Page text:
Political literacy needs to be a part of the school syllabus at an earlier stage, say university students

BETTER exposure to political education is needed if Malaysia hopes to encourage more young people to go to the ballot box when elections take place.

Voicing their concern over the lack of political literacy within the youth demographic, some university and college students say that education on the electoral process and the importance of voting should be taught earlier in school so that the country’s youth will have a good grounding in politics and governance once they hit 18, the age at which they now become eligible to vote.

Lim Yue Kin, 18, thinks that it is extremely important to have political literacy and voter education introduced in schools, or generally at a young age.

“I strongly believe that people in my peer group are very apathetic and do not have much care for voting or for the political climate in Malaysia,” Yue Kin tells Sunday Star.

“If you ask average teenagers in a normal public secondary school, many would be confused about how our Dewan Rakyat works. I believe that many don’t really know about the procedure in Parliament or even voting. People just don’t care or are too busy to care,” he says.

Yue Kin hopes for more political interest among Malaysia’s youth because the decisions made in Parliament and in the political arena will have a direct impact on how all of us, including the young, live our lives.

“For example, when Covid-19 SOPs are formulated, it involves things like whether we can go to school, whether we can work, and whether we can see our friends,” he points out.

“I think the main issue of why our youth are so uninterested in politics is because they don’t understand the rights they have and the power of the vote.”

One of the sources of this problem is the current public education system, he believes.

“We are so focused on getting straight As in biology, chemistry and additional mathematics, but we don’t have a subject that really delves into the structure of Parliament, how laws and policies are made, and we never really get the chance to criticise or talk about the decisions made by those in power.

“In fact, we are discouraged to talk about such matters in the school environment,” Yue Kin says, adding that such political education should be introduced in either secondary or primary school.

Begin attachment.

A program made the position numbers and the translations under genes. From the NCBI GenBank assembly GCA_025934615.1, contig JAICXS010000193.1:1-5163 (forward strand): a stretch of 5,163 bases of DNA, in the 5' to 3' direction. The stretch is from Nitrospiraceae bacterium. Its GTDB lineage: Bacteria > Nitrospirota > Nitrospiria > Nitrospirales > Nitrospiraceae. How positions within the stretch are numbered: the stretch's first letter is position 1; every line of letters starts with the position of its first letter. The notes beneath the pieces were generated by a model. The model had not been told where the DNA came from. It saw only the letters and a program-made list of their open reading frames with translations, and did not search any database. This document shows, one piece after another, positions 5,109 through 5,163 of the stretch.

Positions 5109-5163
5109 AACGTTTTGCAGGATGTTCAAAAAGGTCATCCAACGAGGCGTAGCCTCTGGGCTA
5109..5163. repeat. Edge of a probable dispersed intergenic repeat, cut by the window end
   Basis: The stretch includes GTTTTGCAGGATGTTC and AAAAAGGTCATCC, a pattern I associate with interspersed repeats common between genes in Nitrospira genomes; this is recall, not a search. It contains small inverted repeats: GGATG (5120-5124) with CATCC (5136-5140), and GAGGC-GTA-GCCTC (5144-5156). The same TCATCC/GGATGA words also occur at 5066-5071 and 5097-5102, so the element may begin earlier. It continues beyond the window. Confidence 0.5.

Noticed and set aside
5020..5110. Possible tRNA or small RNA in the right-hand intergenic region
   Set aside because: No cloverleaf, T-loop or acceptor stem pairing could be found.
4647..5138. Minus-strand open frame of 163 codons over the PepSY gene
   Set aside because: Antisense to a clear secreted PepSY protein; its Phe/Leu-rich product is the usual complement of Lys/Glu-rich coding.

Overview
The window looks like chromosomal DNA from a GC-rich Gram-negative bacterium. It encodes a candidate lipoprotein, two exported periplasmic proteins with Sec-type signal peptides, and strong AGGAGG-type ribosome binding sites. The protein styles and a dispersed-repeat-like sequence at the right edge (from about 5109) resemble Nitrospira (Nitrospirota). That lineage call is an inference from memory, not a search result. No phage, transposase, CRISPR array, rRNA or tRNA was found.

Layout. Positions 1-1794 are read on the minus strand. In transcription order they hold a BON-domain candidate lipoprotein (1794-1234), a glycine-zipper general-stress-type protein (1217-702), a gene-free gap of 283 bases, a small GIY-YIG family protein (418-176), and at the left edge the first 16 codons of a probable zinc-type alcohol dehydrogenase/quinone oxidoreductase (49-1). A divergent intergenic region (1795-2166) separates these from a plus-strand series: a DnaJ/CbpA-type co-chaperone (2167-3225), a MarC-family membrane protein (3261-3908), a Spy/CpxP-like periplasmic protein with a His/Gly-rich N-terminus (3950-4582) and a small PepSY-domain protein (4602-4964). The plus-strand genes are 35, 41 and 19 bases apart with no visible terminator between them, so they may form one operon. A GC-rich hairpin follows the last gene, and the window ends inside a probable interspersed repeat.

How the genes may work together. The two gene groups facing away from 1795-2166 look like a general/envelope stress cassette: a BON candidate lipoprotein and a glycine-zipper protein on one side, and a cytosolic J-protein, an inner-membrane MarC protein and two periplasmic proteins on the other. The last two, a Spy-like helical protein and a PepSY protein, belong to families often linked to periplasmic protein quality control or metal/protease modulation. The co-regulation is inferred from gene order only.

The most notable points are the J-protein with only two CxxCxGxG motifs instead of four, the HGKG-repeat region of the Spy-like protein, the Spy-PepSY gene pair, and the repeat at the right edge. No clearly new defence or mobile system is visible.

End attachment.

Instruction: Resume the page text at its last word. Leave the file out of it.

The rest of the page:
When Abqari Annuar, 21, was in Form Six, he noticed that many of his classmates seemed disinterested in Pengajian Am, or General Studies.

“Perhaps this is because the syllabus was not introduced earlier in secondary school and we only learned it in Form Six. At that time, many of my peers were focusing on making money and other things that interested them. However, once I started my degree I noticed that my seniors were very politically literate,” he says.

One reason for the apathy may be because many young people see politics as being “dirty” and do not see how they can gain anything from it. But there are those who see politics as a way of creating a better society and as a vehicle for change, says Abqari.

We need to amend our education system, he notes.

“In high school, we learned history just to pass SPM. This must change. We need to teach General Studies and provide more information about Malaysia and governance from Form One, not at Form Six. We also need media that is unbiased,” he says.

The government must also play a part, Abqari adds: “The government has a wide range of resources and must do more work with NGOs to promote political literacy.”

Although Aaliyah Nadjmin, 19, observes an increase of youth interest in politics, she says that many still do not think politics should be a concern of theirs, and perceive politics as a hopeless field overwhelmed by corrupt figures.

“I think preparing youth for politics should start from secondary school, as they would then be able to construct their own opinions and have a better understanding of politics from a young age. The education system plays the most important role and I believe that the Education Ministry should have a subject solely dedicated to politics to be taught at school,” she says.

Aaliyah says that the subject should not be too heavy to avoid students from feeling burdened by it or perceiving politics as too complicated.

“Youth need to be educated about politics as their awareness and knowledge in this field holds the key to the future of Malaysia.”

Yue Kin hopes for more political interest among Malaysia’s youth because the decisions made in Parliament and in the political arena will have a direct impact on how all of us, including the young, live our lives.


Donovan Larsen

Donovan is a columnist and associate editor at the Dark News. He has written on everything from the politics to diversity issues in the workplace.

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